I didn’t read the course map…

This Sunday was a big deal for me, personally.  I completed my first half-marathon.  13.1 miles.

This is a big deal because I only took control of my health about a year ago.  Growing up I was always athletic, I was on the swimming team in high school and I worked out often.  When Tanner was diagnosed, I was so (obviously) completely engrossed in his care, that I had absolutely no time for myself, nor did I care what I looked like, how I felt, what I was wearing, what I ate… For a year I ate quite my fair share of chicken nuggets and smiley face fries off the food cart at the hospital.  Taking care of your child, when he has cancer, doesn’t leave for a lot of gym time.  There are lengthy hospital stays, tests, weekly blood work, and then the forced isolation, living in fear of outside germs and what could be a potentially fatal infection.  So, like I said, I let myself go.  I lived in sweats with my hair pulled back and rarely worried about anything other than what Tanner needed.

Fast forward, it’s been two years since he passed, and I was really feeling like crap.  I knew I had to get active again, so I changed my lifestyle, became gluten-free at my doctor’s advice and started running.  Mind you I couldn’t run to the end of my driveway when I started, but I kept at it.  It took me a year to get up to 6 mile runs, and now I can say I have a half-marathon under my belt.  13.1 miles.  Running has been a really great outlet for me – it helps me get into shape but it’s also my therapy.  I mean, when you’re out there for 13 miles, you have no choice but to be inside your own head, working through all kinds of things that bother you.  There is something about exhausting yourself physically that makes you feel better mentally too – something about pounding the pavement that helps get your aggressions out.  I have really fallen in love with running for this reason… it is my time with me.

I have run a few races over this past year, and I’m not sure why, but I have never read the course map before the race.  Maybe I don’t want to psych myself out, but I just don’t look at it.  So, for this half marathon, I didn’t look at it.  I knew the race started and ended in Eisenhower Park, but that’s all I knew.  My plan was to keep up with my friend Donna, who was pacing me, and just keep going until I finish.  (good plan, huh?).  So, we started.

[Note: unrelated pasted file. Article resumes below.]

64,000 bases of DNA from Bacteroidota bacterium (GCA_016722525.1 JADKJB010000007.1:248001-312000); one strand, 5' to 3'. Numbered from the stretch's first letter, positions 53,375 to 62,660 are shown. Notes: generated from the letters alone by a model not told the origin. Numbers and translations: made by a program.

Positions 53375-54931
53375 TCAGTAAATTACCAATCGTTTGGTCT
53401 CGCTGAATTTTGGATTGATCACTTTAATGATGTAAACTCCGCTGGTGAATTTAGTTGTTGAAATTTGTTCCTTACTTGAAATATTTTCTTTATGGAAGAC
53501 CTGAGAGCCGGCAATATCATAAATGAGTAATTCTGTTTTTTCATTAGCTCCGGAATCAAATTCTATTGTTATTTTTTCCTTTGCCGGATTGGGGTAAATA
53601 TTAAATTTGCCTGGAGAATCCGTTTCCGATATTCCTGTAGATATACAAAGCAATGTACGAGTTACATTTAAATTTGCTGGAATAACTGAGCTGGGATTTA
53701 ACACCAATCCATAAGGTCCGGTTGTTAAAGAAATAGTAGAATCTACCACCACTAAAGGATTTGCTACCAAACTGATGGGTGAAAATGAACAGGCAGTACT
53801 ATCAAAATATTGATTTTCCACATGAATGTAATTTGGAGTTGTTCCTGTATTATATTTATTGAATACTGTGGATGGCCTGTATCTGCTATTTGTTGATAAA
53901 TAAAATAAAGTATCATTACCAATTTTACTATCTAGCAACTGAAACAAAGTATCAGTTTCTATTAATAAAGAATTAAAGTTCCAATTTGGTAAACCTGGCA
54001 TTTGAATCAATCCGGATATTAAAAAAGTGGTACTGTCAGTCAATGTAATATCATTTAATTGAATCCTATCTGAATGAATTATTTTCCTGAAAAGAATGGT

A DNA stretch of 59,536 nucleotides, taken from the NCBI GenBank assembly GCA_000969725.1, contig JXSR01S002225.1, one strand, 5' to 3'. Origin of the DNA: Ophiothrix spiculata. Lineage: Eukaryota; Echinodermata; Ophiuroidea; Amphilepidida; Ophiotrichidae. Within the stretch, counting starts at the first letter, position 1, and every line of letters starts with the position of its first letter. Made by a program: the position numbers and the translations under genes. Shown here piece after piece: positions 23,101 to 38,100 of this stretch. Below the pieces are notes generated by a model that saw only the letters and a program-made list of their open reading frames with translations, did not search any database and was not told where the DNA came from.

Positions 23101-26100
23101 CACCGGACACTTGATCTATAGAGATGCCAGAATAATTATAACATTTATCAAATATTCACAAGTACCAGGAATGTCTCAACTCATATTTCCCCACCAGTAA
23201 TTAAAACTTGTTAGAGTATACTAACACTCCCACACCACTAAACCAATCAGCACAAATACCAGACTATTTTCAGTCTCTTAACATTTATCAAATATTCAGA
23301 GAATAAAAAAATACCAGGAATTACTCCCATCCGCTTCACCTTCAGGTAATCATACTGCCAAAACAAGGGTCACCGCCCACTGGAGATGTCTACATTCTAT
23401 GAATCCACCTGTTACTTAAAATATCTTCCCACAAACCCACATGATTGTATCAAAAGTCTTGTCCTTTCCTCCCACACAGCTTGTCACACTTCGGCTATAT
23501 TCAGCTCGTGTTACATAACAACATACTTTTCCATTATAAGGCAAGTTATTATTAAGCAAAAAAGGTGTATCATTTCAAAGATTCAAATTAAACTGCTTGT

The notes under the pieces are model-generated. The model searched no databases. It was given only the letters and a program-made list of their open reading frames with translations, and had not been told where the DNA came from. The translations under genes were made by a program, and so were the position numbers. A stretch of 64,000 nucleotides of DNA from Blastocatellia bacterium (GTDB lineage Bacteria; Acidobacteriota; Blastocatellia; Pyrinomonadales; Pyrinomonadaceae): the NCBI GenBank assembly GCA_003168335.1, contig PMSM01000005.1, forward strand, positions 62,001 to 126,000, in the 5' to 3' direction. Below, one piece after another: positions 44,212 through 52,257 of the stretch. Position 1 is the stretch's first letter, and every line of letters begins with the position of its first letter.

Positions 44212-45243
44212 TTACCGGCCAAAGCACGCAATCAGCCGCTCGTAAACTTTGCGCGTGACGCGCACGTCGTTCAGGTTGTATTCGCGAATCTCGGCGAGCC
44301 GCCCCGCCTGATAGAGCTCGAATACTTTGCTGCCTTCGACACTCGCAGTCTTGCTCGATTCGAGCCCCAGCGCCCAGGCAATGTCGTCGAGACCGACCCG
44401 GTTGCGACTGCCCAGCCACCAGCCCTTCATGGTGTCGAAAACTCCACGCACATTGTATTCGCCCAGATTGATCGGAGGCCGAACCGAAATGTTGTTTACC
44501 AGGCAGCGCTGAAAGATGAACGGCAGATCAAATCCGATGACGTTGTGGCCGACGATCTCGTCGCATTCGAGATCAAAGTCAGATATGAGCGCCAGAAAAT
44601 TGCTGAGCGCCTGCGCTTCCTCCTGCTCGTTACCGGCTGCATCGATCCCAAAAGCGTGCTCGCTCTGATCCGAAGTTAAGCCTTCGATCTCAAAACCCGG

Around mile 9.5, I realized we were about to turn onto Old Country Road, where the cemetery is – where Tanner is.  When I realized this, I got a little nervous.  I said to my friend Donna, “I didn’t read the course map!”.  Not realizing why I was saying this she cheerfully said back “neither did I, we’re doing great!”.  I said “no, we’re going to run past Tanner”.  As we turned the corner, Donna said to me “he is here, momma, he is running the sidelines next to you this whole time!  Think of how proud he is of you!”.  We both had goosebumps all over our bodies while we ran that long stretch down Old Country Road, past the cemetery.  I could practically see him, running next to me, cheering me on.  That’s what he would be doing if he was here, if he was healthy… As I pictured him there, my throat closed right up and I had a hard time breathing… I had to really focus and calm myself and for a minute I thought that might be the end of the race for me.  I couldn’t go another step.  Then, like I often do while I’m running, I thought of everything he endured.  All the chemo treatments, the needle sticks, the radiation, the steroids, the swelling, the nausea, the anesthesia, the finger pricks, the blood pressures (he hated that blood pressure cuff!)… and I kept putting one foot in front of the other because I was just running.  There is no pain comparable to what a child dealing with cancer has to go through.  So, with my angel running next to me, I kept going, and I finished that race with a smile – and my husband and my little Chase were there waiting for me at the finish line, proud.